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How to shrink wool hats

Updated April 17, 2017

Wool hats are known to shrink slightly in hot water. Because of this, manufacturers usually suggest they are washed cold. However, if a wool hat is too large and is not adjustable in any other way, shrinking it may be the only way to make it fit. Whether it is a homemade, knitted hat or a manufactured wool hat, it will shrink in hot water unless the wool used is a special, shrink-resistant type, such as "superwash" wool.

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  1. Fill a large pot or pan with warm water. Usually water straight from the hot water tap will suffice, but alternatively you could boil cold water and leave it to cool for ten minutes. As a general rule, hotter water will result in a more extreme shrinking effect.

  2. Submerge the hat in the water, using tongs or a wooden spoon. If the hat in question is a baseball cap, make sure you don't submerge the bill.

  3. Place the hat on a balloon or ball, the size of your head, or put it on your head, and allow to dry. For more extreme shrinkage, place the hat somewhere by itself to dry, and dry it with a hair dryer.

  4. Tip

    If colours in the hat start to run, rinse the whole hat with cold water as quickly as possible, and dry with a hair dryer or hand dryer.
    A similar shrinking effect can sometimes be achieved by wearing the hat while showering, and then allowing it to dry naturally afterwards.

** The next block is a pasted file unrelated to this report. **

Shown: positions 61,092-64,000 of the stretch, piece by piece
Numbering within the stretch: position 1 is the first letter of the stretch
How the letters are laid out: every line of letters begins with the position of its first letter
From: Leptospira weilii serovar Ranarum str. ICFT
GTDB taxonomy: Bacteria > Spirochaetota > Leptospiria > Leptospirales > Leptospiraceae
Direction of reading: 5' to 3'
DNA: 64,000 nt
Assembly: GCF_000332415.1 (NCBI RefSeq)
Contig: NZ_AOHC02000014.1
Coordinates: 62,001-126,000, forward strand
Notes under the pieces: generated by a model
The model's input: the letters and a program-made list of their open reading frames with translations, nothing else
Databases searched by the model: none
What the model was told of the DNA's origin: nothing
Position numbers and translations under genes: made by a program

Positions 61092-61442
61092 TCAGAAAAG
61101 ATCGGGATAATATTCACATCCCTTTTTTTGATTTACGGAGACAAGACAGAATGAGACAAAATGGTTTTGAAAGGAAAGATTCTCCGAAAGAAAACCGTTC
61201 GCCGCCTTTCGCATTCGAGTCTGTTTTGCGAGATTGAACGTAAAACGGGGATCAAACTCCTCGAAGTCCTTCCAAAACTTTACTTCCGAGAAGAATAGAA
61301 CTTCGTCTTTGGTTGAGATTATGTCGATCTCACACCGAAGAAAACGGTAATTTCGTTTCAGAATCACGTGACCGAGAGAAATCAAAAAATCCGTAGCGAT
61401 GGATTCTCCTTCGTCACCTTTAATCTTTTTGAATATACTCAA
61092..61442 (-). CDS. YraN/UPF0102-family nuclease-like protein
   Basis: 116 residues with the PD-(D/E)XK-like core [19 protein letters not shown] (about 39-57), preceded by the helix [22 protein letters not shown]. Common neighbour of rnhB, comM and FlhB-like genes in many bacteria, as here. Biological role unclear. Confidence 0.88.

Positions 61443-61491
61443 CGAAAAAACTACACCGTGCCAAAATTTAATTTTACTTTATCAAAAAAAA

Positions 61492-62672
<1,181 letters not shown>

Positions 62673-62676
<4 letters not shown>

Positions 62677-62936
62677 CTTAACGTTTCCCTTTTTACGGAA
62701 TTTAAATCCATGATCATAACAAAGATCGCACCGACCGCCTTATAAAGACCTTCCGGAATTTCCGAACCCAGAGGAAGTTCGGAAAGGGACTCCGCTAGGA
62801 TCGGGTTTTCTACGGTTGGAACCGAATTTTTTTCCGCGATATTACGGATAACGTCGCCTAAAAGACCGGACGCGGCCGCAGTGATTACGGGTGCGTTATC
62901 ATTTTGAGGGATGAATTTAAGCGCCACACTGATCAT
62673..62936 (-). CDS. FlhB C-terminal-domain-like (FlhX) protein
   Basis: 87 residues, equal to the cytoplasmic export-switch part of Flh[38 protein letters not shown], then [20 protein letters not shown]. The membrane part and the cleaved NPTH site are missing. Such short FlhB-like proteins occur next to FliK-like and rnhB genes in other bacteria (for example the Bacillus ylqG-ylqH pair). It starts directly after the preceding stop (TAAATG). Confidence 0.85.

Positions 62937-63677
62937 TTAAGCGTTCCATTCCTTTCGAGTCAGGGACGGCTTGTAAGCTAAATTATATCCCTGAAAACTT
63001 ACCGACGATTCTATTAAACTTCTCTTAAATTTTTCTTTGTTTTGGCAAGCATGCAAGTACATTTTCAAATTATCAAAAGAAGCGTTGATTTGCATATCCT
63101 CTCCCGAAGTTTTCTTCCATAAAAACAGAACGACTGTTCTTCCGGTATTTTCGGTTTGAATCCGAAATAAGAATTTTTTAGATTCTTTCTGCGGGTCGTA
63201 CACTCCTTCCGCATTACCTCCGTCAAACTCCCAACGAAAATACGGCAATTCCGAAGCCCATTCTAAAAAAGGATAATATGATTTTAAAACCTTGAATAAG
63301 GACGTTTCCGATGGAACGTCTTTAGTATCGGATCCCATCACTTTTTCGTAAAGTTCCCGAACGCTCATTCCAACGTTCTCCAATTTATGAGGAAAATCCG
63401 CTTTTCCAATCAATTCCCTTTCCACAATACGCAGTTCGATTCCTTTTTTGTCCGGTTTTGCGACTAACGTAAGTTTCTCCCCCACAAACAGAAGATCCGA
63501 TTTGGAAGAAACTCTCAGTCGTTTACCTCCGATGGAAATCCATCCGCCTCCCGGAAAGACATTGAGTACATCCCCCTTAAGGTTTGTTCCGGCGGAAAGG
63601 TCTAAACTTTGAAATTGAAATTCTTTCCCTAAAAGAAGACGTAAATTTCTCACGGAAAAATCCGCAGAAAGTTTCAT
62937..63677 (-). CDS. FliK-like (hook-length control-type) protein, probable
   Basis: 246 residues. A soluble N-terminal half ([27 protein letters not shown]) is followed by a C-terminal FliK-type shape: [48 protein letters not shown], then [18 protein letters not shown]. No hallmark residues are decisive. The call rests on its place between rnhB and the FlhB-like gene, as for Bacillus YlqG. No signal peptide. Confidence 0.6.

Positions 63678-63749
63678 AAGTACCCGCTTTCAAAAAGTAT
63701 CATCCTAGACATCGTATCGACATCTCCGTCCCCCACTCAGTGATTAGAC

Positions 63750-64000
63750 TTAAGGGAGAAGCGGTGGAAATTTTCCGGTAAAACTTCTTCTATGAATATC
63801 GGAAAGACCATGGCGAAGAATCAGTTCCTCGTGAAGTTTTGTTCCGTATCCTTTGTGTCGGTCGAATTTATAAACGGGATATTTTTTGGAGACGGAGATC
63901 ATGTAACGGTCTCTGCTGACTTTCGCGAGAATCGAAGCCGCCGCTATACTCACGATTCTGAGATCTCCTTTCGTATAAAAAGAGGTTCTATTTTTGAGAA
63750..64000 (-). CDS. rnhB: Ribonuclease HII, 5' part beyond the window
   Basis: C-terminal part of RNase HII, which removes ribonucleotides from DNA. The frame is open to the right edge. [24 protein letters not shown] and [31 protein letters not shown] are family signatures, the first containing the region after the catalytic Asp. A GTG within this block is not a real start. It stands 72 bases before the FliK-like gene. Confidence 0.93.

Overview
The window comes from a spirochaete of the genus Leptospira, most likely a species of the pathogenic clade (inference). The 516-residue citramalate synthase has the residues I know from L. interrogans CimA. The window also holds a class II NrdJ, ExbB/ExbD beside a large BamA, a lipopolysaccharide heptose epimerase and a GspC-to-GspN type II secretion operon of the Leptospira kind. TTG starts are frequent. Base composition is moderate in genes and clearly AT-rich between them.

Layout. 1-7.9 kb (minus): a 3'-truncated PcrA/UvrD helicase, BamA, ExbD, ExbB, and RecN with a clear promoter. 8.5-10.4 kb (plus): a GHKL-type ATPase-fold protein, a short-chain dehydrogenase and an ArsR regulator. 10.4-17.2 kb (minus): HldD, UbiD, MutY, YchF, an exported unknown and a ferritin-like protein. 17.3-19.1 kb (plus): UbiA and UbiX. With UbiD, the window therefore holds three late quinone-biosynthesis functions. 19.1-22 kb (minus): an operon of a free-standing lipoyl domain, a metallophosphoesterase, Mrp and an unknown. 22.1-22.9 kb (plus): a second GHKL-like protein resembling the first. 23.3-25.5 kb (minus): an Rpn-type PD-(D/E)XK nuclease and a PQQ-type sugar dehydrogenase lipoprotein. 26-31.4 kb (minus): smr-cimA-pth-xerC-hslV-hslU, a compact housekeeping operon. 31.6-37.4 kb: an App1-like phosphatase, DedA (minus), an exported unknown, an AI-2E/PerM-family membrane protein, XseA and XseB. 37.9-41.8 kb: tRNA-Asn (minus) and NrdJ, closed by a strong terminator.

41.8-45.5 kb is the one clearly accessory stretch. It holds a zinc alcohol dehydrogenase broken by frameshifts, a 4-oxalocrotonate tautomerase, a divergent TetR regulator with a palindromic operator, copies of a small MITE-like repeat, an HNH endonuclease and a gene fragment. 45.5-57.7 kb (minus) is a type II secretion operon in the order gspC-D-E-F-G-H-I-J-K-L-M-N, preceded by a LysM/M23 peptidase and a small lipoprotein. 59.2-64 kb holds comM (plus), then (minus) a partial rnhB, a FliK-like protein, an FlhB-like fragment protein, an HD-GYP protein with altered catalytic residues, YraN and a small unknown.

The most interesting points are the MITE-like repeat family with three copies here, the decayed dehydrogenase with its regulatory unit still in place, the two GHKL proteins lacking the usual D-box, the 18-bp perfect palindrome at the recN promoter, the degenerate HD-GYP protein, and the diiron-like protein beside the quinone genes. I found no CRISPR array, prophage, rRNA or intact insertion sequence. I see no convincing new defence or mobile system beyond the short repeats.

Warning

    Be careful of hot water: don't get burned. Be extra careful if allowing the hat to dry on your head. Check the temperature of the water before placing the hat on your head. If wearing the hat while it dries, watch out for running dyes as these may drip onto your clothes and stain them.

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Things You'll Need

  • Large pot or pan
  • Tongs or wooden spoon
  • Balloon or ball, the same size as your head

About the Author

Joseph Kellem has worked across a range of publications, websites and events since 2005. His writing and editing experience spans a wide range of industries, including industrial materials, computing, medical technology, marketing and communications. Kellem holds a Master of Science in physics from the University of Birmingham, UK.

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